CERTIORARI TO THE SUPREME COURT OF WASHINGTON.
Warren, Black, Douglas, Clark, Harlan, Brennan, Stewart, White, Goldberg
MR. JUSTICE DOUGLAS delivered the opinion of the Court.
Respondent, owner of various patents for hop-picking, sold a machine to each of the petitioners for a flat sum*fn1 and issued a license for its use. Under that license there is payable a minimum royalty of $500 for each hop-picking season or $3.33 1/3 per 200 pounds of dried hops harvested by the machine, whichever is greater. The licenses by their terms may not be assigned nor may the machines be removed from Yakima County.
The licenses issued to petitioners listed 12 patents relating to hop-picking machines;*fn2 but only seven were incorporated into the machines sold to and licensed for use by petitioners. Of those seven all expired on or before 1957. But the licenses issued by respondent to them*fn3 continued for terms beyond that date.
Petitioners refused to make royalty payments accruing both before and after the expiration of the patents. This suit followed. One defense was misuse of the patents through extension of the license agreements beyond the expiration date of the patents. The trial court rendered judgment for respondent and the Supreme Court of Washington affirmed. 62 Wash. 2d 284, 382 P. 2d 271. The case is here on a writ of certiorari. 376 U.S. 905.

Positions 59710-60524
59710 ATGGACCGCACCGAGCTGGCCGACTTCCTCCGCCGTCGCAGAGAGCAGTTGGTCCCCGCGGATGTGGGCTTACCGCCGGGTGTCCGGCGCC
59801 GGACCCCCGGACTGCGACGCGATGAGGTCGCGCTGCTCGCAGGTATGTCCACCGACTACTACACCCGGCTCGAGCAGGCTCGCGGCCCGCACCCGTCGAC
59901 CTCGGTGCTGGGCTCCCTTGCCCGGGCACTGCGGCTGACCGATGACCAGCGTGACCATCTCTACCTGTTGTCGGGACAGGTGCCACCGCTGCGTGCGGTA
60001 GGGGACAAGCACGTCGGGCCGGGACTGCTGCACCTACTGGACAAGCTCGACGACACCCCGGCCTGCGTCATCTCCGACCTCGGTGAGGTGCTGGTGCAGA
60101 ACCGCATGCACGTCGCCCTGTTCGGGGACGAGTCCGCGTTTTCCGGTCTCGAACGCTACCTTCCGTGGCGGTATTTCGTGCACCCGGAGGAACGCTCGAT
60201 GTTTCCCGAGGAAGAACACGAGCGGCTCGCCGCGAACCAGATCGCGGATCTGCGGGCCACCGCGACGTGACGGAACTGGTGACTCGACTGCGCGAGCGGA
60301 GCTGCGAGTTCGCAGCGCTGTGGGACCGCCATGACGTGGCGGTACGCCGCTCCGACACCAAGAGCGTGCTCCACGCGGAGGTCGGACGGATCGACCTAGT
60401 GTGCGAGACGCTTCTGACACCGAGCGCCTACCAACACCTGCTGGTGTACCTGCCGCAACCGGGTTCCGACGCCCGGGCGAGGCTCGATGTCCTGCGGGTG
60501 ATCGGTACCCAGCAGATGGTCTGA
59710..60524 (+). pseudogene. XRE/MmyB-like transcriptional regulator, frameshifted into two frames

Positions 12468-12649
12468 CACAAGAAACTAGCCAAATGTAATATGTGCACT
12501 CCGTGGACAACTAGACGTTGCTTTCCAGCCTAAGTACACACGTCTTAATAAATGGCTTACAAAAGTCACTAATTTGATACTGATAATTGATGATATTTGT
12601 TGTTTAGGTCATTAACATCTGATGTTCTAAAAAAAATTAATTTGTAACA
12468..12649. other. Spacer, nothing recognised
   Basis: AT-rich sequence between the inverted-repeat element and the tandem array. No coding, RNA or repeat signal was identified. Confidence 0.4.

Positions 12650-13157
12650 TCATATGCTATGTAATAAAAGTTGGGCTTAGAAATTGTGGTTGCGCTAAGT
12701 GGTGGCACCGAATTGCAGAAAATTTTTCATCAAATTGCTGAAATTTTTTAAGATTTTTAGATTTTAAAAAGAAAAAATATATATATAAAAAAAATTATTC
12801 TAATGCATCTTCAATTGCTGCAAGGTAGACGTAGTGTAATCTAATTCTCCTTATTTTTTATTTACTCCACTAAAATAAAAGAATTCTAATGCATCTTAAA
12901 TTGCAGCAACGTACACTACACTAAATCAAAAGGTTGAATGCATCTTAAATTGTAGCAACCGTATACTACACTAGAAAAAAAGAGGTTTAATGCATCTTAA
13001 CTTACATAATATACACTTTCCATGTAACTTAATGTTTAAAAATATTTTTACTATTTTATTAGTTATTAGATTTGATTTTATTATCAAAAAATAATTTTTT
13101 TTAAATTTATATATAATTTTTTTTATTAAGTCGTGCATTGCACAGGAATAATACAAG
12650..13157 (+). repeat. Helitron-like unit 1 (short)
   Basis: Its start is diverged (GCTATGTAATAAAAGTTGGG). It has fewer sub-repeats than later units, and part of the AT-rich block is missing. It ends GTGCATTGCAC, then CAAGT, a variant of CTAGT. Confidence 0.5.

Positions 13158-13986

We conclude that the judgment below must be reversed insofar as it allows royalties to be collected which accrued after the last of the patents incorporated into the machines had expired.
The Constitution by Art. I, § 8 authorizes Congress to secure "for limited times" to inventors "the exclusive right" to their discoveries. Congress exercised that power by 35 U. S. C. § 154 which provides in part as follows:
"Every patent shall contain a short title of the invention and a grant to the patentee, his heirs or assigns, for the term of seventeen years, of the right to exclude others from making, using, or selling the invention throughout the United States, referring to the specification for the particulars thereof. . . ."
The right to make, the right to sell, and the right to use "may be granted or conferred separately by the patentee." Adams v. Burke, 17 Wall. 453, 456. But these rights become public property once the 17-year period expires. See Singer Mfg. Co. v. June Mfg. Co., 163 U.S. 169, 185; Kellogg Co. v. National Biscuit Co., 305 U.S. 111, 118. As stated by Chief Justice Stone, speaking for the Court in Scott Paper Co. v. Marcalus Co., 326 U.S. 249, 256:
". . . any attempted reservation or continuation in the patentee or those claiming under him of the patent monopoly, after the patent expires, whatever the legal device employed, runs counter to the policy and purpose of the patent laws."
The Supreme Court of Washington held that in the present case the period during which royalties were required was only "a reasonable amount of time over which to spread the payments for the use of the patent." 62 Wash. 2d, at 291, 382 P. 2d, at 275. But there is intrinsic evidence that the agreements were not designed with that limited view. As we have seen,*fn4 the purchase price in each case was a flat sum, the annual payments not being part of the purchase price but royalties for use of the machine during that year. The royalty payments due for the post-expiration period are by their terms for use during that period, and are not deferred payments for use during the pre-expiration period. Nor is the case like the hypothetical ones put to us where non-patented articles are marketed at prices based on use. The machines in issue ...